Summing Up The Week

The summer doldrums seem to be in full-swing as the S&P 500 continued inching new all-time highs nearly every day this week. Economic news revealing additional signs of inflation continued to roll in, however, nothing unexpected hit the markets this week.

Let’s look at the news that moved (or didn’t move) the markets this week…

Market News

Home prices surge 14.6% year-over-year in April

On Tuesday, the S&P CoreLogic Case-Shiller National Home Price Index revealed home prices in April saw an annual gain of 14.6%, up from a 13.3% increase in March, reported CNBC.

Phoenix, San Diego, and Seattle reported the highest year-over-year gains with all three up more than 20% from the year prior. Whereas in 2008, the last time housing prices rose so quickly, many economists point to the stability of mortgage applications and regulated practices as reasons for why “this time will be different.”

Unfortunately, the gains are happening so dramatically that lower-income folks are rapidly being priced out of the housing market entirely. “So much for the Fed’s all-inclusive monetary policy,” wrote Peter Boockvar, Chief Investment Officer at Bleakley Advisory Group. “Lower income people now can’t afford housing.”

Weekly mortgage demand falls nearly 7%

On Wednesday, the Mortgage Bankers Association’s index tracking demand for mortgages showed a weekly decrease of 6.9%, reported CNBC.

Many economists suggest the decline in demand may now be inversely correlated with housing prices. “The average loan size for total purchase applications increased indicating that first-time homebuyers, who typically get smaller loans, are likely getting squeezed out of the market due to the lack of entry-leve homes for sale,” said Michael Fratantoni, Chief Economist at the Mortgage Bankers Association.

Fratantoni also pointed to unease over potential inflation risks as a reason for decreased demand, “Mortgage rates were volatile last week as investors tried to gauge upcoming moves by the Federal Reserve amidst several divergent signals including rising inflation, mixed job market data, strong consumer spending, and a supply-constrained housing market that has led to rapid home-price growth.”

Weekly jobless claims hits new pandemic low of 364K

On Thursday, the Labor Department reported 364,000 new initial jobless claims in the past week versus the 390,000 Dow Jones estimate, reported CNBC. There are still in excess of 11 million Americans who receive benefits from pandemic-related programs.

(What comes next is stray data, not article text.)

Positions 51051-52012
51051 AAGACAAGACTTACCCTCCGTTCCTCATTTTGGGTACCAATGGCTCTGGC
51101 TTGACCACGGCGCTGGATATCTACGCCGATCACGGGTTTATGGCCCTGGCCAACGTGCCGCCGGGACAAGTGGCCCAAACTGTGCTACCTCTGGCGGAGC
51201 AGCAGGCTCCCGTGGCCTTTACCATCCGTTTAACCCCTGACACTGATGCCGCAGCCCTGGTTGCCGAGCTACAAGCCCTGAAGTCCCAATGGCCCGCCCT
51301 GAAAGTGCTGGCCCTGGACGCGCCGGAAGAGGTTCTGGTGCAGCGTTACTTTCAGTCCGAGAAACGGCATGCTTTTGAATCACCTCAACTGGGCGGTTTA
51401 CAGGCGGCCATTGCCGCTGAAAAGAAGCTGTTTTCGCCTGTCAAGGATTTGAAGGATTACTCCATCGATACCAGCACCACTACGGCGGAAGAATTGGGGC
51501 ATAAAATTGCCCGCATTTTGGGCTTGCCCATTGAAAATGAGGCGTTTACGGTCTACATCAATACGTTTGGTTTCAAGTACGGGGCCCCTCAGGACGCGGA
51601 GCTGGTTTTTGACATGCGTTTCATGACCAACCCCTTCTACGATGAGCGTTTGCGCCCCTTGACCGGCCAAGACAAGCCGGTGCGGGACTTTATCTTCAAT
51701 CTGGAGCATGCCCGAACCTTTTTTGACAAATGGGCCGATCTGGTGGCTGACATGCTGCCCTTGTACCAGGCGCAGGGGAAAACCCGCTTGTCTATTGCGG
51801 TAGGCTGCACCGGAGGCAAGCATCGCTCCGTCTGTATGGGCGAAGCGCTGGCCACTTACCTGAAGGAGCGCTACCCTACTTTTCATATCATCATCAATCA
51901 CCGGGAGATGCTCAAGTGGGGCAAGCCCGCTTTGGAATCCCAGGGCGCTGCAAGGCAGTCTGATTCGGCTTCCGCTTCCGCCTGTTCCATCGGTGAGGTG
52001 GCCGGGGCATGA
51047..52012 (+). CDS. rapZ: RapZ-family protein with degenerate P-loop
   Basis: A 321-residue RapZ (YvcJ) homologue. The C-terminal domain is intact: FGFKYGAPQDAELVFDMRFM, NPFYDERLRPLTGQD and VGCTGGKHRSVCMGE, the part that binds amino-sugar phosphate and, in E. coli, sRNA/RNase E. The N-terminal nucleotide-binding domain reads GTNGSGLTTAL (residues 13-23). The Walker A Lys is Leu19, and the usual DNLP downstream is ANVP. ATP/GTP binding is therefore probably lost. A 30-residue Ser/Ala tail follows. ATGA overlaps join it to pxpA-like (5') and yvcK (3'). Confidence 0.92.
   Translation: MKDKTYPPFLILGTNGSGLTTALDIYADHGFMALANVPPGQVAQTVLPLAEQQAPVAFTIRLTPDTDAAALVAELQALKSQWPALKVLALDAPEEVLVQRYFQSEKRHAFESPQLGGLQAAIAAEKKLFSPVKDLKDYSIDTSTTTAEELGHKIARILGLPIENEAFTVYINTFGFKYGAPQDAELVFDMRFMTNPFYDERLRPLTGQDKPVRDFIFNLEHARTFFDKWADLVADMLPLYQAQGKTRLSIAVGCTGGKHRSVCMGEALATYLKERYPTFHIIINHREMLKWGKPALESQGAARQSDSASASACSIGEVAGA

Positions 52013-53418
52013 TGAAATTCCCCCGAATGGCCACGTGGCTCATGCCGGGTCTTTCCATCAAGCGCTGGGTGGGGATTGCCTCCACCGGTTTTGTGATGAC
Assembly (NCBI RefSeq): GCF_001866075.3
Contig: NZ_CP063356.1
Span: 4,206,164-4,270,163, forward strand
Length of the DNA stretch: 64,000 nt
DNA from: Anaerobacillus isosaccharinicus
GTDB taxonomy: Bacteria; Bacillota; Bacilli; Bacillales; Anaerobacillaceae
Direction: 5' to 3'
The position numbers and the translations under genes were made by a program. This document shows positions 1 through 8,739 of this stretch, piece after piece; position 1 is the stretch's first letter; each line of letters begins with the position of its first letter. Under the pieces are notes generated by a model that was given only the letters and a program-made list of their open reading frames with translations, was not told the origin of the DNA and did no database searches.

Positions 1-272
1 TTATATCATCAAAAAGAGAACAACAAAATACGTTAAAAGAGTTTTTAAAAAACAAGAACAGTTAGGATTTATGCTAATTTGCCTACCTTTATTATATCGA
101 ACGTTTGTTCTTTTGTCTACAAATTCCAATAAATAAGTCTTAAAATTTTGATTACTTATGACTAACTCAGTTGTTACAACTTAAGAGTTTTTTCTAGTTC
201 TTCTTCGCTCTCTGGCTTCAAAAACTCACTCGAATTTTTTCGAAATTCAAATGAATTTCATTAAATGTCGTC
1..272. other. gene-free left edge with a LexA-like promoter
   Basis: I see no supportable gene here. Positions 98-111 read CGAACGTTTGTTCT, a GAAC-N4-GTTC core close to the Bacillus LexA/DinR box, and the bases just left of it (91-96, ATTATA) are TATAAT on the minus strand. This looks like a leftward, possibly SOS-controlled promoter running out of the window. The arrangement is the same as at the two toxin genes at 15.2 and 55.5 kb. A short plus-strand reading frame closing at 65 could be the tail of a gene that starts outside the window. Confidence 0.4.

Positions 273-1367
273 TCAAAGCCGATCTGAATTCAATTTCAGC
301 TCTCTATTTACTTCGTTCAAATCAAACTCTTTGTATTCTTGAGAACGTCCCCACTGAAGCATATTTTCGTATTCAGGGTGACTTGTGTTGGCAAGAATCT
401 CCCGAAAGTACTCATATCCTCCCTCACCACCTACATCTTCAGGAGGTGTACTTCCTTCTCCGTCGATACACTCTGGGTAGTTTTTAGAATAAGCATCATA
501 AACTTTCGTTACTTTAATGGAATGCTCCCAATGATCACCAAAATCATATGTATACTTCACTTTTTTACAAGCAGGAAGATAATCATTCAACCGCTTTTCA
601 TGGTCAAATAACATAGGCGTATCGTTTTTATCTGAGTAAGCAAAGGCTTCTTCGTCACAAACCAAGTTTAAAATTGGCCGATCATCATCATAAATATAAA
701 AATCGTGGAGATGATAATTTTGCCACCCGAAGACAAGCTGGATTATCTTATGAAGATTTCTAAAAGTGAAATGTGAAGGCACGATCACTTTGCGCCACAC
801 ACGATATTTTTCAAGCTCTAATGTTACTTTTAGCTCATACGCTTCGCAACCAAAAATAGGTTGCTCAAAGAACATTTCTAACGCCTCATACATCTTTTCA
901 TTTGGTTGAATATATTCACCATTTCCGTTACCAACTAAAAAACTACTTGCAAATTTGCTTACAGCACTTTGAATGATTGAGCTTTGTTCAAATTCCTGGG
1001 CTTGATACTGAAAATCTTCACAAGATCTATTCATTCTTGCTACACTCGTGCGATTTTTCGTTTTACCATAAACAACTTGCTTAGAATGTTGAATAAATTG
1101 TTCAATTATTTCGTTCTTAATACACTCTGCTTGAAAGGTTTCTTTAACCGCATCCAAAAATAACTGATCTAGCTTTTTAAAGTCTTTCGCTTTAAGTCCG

A decreasing number of initial jobless claims likely indicates a strengthening jobs market, pointed out many economists.

U.S. adds 850K jobs in June, beats expectations

On Friday, the Labor Department report revealed that the U.S. added 850,000 nonfarm payrolls in June, beating the Dow Jones estimate of 706,000, reported CNBC. The increased number of jobs comes on the heels of an unchanged labor force participation rate of 61.6%.

“From a market perspective, this was an all-out  positive jobs report,” said Seema Shah, Chief Strategist at Principal Global Investors. “The improvement today likely reflects a slight easing of the labor supply constraints that have been holding back the job market in recent months as well as continued momentum from the economic reopening.”

Economists believe that the labor outlook should continue to improve throughout the summer as the deadline for extended unemployment benefits expires on September 1, meaning more Americans will return to work.

Next Week’s Gameplan

There’s a stock market adage – never short a dull market – which means if the market feels sluggish or boring, do not short it as an upside surprise could take you out and you have no real reason to be bearish.

Since I never go short in my long-term portfolios, I extend the adage to say – when you don’t know what to do, do nothing at all. While I do have my 401k “dumb money” account which I auto-invest in on a weekly basis regardless of market moves, I do not put money to work when the market is lazily making new all-time highs.

Just like there’s no objective reason to short the market, there is also no objective reason to go long. No one knows which way the next breakout will take the market, so it’s time to just sit on our hands and wait…

This Week in Play

Stay tuned for this week’s episodes of my two portfolios Investments in Play and Speculation in Play coming online later this weekend! 

Crytpo Corner

Important Disclaimer

Get Irked contributors are not professional advisers. Discussions of positions should not be taken as recommendations to buy or sell. All investments carry risk and all readers must accept their own risks. Get Irked recommends anyone interested in investing or trading any asset class consult with a professional investment adviser to determine if an investment idea is suitable to them and their investment goals.

Bitcoin's Road to Nowhere - Get Irked

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Bitcoin Price (in USD)

%

Weekly Change

Bitcoin Price Action

Bullish news, but still bearish macro pattern…

Bitcoin saw some good news this week when Cathie Wood’s Ark Invest announced it planned to create a Bitcoin ETF, reported CNBC on Monday. While the news is certainly bullish, maybe my time being beaten down by the cryptocurrency space throughout 2018 has left me jaded: Bitcoin and the rest of crypto rarely respond to news events or fundamentals, they trade almost entirely on technicals.

And, for the moment, the technicals are atrocious. If you’ve been a reader for awhile, you’ll remember the notorious Line That Shall Not Be Crossed on my Bitcoin chart, a vicious trendline in 2018 that kept denying Bitcoin repeatedly until it dropped from $6000 to $3130 in November.